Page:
Police work with a McTwist: Meet Green Bay’s skateboard cop

Who is the baddest police officer in Green Bay, Wis.? Obviously the answer is Joel Zwicky, pictured above, looking like a boss.

According to WFRV, Zwicky is Green Bay’s skateboard cop. Yep. You read that right. Skateboard. Cop.

Call him the Longboard of the Law.

Are skateboards the future of law enforcement? We sure hope so, if only because that seems like an extremely chill way to keep the peace. Zwicky can be found patrolling the city’s parks, school zones and local bike paths on his board, helping his department access places that might have otherwise gone neglected and residents who might not always interact with police.

He also acts as something of an ambassador for the skateboarding community … or as one for law enforcement — depending on which side you feel like needs the most help. Just as there are some ugly assumptions about skateboarders, he said, there can be lazy stereotypes about police. Part of his role is helping to eliminate both.

“I certainly see that there’s challenges in breaking down some old ways of thinking,” he said in a telephone interview Wednesday. “I just hope that if I can conduct myself in a positive fashion, it’ll bring about some positive change.”

A police officer for about 10 years and a serious skateboarder for about four, Zwicky said he came up with the idea about two years ago. His board — which is tricked out with LED lights and larger wheels (for a smoother, easier ride) — is, he said, a “nice tool that fits a niche for police work” and is surprisingly adaptable. If Zwicky is needed across town, for example, he can stash the board in the front seat of his patrol car and mobilize quickly. He hadn’t heard of other skateboard cops, but if there are any out there, they should get at him online.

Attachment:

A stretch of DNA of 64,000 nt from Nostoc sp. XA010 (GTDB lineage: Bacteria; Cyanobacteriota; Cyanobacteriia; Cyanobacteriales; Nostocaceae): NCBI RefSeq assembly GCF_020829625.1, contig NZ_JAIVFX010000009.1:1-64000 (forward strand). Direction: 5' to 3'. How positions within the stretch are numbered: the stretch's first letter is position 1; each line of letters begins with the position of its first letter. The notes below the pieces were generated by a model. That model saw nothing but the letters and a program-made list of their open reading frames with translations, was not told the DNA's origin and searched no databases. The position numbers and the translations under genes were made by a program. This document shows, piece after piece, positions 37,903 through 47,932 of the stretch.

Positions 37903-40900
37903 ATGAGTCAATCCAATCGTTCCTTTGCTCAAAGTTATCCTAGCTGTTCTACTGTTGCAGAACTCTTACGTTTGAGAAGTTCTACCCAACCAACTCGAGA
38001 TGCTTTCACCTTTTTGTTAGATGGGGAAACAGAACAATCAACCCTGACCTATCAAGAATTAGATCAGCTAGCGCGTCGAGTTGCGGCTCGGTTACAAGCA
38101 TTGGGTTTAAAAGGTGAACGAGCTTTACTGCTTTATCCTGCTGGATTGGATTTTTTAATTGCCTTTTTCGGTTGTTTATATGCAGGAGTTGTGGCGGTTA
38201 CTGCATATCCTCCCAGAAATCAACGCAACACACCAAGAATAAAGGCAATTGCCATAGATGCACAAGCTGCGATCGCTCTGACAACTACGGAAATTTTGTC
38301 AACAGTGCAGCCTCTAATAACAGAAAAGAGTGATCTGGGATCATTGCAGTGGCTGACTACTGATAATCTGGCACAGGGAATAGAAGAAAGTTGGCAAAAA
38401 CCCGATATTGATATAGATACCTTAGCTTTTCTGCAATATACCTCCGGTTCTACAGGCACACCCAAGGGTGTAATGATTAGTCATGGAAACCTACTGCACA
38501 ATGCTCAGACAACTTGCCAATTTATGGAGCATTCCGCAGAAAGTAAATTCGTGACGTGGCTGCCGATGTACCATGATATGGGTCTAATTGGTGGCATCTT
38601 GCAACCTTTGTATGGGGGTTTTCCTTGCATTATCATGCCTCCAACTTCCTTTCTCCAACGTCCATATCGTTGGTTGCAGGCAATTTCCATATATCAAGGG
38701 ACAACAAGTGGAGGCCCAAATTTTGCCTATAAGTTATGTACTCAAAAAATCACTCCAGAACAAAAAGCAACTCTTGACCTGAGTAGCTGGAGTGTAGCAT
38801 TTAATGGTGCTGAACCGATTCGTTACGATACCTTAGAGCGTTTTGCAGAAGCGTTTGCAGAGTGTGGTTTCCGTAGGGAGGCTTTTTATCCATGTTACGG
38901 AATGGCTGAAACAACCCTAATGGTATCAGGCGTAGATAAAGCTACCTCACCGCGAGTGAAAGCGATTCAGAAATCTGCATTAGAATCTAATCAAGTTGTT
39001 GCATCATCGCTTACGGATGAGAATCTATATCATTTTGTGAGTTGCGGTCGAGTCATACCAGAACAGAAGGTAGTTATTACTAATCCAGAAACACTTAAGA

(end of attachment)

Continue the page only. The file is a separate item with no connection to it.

Police officer on a skateboard? Police officer on a skateboard. (Skateboardcop.com)

So far, Zwicky has only made one traffic stop on his board: in March, he came across a motorcyclist who “was deciding to take a chance” and traveling on a local trail instead of a road.

“We were both pretty shocked to see each other that day,” Zwicky said.

It’s not all about hard crime stats, though; there are some other advantages to being the skateboard cop. Zwicky recently gave a safety talk to young children, he said, a nerve-wracking experience for anyone. His board, however, made it a bit easier. “It helps when you talk to that group, and you have a skateboard with LEDs all over it.”

Please enjoy this TV report on Zwicky, in which he is asked about a lack of a skateboard siren. “Wooo wooo wooo,” he responds, “I can just do that, and save the money.” I think we can all agree that this would be a win for everyone in Green Bay.

Sarah Larimer is a general assignment reporter for the Washington Post.



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